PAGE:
Rosa Benchez and Paranoia


Rosa awoke later than she liked to which indicates a control freak element in her personality.She had stayed at her desk till the sun was rising writing her intriguing diary. which she hoped would rival Sylvia Plath’s.

She got up gingerly and made herself a cup of tea in a china mug on a work surface in her lovely peach and teal kitchen
Passing water into a small bottle for the doctor to have analysed was a task even the most brilliant find hard.Rosa was not even the averagely brilliant amongst the brilliants of history like Plataho, Aristittle ,Simone de Boredwoy or Blazed Rascal not to mention St Coal,

.She grabbed her mobile as a dying man at his wife’s hand and rang the cab service. she used now she was unable to see properly or ride her bike.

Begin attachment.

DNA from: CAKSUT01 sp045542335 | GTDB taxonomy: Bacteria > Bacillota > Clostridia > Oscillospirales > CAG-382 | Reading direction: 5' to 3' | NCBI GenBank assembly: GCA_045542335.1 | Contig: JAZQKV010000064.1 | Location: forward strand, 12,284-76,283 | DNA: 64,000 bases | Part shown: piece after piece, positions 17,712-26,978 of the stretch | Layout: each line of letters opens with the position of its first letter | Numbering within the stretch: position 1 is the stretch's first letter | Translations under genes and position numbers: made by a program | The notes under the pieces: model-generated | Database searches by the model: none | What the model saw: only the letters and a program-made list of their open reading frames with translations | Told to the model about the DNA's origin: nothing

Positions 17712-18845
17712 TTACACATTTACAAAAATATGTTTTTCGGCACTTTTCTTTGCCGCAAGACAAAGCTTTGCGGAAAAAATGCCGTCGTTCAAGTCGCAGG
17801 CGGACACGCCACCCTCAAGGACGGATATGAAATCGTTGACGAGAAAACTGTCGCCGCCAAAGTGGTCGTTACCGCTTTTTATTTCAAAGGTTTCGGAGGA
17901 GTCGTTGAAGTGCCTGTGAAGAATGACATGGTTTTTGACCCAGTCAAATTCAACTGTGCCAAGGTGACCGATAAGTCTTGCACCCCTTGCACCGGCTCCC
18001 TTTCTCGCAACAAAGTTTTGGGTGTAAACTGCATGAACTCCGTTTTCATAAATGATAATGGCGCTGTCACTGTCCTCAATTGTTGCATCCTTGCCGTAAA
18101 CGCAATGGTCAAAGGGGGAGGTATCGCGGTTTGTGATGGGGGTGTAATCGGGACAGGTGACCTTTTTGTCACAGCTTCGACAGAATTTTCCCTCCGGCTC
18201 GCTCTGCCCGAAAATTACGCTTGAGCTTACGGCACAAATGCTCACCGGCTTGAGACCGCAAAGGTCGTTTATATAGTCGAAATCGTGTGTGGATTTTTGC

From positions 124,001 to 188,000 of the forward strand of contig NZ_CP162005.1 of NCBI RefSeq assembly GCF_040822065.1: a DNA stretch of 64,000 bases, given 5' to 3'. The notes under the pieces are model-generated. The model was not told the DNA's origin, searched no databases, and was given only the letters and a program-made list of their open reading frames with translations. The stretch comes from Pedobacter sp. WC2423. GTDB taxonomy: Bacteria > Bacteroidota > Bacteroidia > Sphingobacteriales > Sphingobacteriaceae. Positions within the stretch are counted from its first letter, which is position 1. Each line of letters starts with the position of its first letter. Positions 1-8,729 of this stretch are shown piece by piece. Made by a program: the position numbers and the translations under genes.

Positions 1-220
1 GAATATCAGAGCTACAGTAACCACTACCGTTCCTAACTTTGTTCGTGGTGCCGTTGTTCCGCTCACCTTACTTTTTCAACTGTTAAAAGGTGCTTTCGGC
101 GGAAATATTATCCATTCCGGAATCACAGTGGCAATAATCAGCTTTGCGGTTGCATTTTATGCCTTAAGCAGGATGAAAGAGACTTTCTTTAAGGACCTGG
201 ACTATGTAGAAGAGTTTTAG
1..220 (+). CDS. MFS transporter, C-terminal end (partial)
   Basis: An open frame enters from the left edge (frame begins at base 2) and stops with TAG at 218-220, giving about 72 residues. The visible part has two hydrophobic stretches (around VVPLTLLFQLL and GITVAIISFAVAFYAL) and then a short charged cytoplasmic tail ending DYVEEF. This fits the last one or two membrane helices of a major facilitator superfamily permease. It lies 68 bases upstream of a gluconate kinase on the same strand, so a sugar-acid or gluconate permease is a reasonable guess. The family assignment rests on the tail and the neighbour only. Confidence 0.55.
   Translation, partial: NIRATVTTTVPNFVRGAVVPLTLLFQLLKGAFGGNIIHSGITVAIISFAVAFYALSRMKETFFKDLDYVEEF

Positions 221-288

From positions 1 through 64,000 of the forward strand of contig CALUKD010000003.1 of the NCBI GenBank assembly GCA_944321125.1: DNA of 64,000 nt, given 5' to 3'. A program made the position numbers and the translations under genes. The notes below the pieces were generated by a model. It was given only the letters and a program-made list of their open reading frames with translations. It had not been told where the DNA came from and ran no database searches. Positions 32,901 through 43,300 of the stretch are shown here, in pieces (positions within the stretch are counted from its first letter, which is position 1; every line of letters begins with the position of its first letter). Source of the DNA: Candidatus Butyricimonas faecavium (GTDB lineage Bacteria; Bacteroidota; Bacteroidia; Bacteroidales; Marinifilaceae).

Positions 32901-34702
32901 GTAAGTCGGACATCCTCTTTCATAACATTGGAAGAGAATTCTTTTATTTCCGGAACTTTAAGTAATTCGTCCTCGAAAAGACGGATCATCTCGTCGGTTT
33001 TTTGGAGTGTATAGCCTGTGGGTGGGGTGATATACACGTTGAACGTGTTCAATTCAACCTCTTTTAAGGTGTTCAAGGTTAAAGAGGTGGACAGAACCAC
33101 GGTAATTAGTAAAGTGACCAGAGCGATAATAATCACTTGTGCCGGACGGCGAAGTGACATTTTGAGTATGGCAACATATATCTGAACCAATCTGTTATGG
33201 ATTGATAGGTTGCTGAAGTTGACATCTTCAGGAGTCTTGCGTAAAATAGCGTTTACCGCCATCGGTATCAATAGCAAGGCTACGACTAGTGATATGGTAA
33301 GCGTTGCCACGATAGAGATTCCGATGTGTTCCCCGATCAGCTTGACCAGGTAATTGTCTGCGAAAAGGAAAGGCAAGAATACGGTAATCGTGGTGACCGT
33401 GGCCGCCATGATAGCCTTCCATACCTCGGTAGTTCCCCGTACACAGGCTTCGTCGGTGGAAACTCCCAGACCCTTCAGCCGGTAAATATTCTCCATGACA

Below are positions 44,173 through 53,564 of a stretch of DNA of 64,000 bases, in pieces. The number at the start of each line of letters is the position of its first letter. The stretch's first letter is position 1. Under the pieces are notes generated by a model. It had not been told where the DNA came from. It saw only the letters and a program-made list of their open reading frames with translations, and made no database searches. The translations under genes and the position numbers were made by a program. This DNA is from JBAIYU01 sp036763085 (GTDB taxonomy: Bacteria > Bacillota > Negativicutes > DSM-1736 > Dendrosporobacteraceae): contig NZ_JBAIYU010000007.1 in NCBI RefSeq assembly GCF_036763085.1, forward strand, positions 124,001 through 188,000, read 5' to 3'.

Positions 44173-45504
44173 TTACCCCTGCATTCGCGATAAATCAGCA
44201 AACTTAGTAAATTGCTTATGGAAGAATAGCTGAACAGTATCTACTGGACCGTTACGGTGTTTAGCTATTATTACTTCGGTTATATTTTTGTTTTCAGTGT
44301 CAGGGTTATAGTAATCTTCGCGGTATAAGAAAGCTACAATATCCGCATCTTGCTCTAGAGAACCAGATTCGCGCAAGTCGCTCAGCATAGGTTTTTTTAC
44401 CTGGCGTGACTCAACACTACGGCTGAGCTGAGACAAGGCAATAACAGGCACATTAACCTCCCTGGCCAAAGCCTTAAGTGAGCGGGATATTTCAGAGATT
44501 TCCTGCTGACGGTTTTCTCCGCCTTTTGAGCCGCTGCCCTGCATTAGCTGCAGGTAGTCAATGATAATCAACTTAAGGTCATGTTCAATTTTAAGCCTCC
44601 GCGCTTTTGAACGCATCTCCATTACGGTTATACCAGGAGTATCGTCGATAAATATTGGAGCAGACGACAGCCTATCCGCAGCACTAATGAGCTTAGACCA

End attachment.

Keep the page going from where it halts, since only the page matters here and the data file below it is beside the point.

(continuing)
Hello,it’s Rosa Benchez here.Can a driver pick up my urine sample and take it to the surgery for me.Thank you so much.
No problem, the manager told her and soon afterwards a young man with dangling earrings arrived.She showed him the sample hidden inside a Sainsbury’s shopping bag.He looked puzzled but agreed on payment of £259.89
She realised she had not eaten any breakfast so decided to have an early lunch instead

.As she ate her toasted cheese and snake oil she fell into a daydream.She was with her online man friend walking through a huge field of her favourite flowers,cyclamen.They were walking along companionably without holding hands but together whilst also being apart which was delightful.This was agreeable since she had never met this very charming man in the flesh.He was called XY Matrix although his parents had never studied algebra as far as historians can tell.Could it be a pseudonym?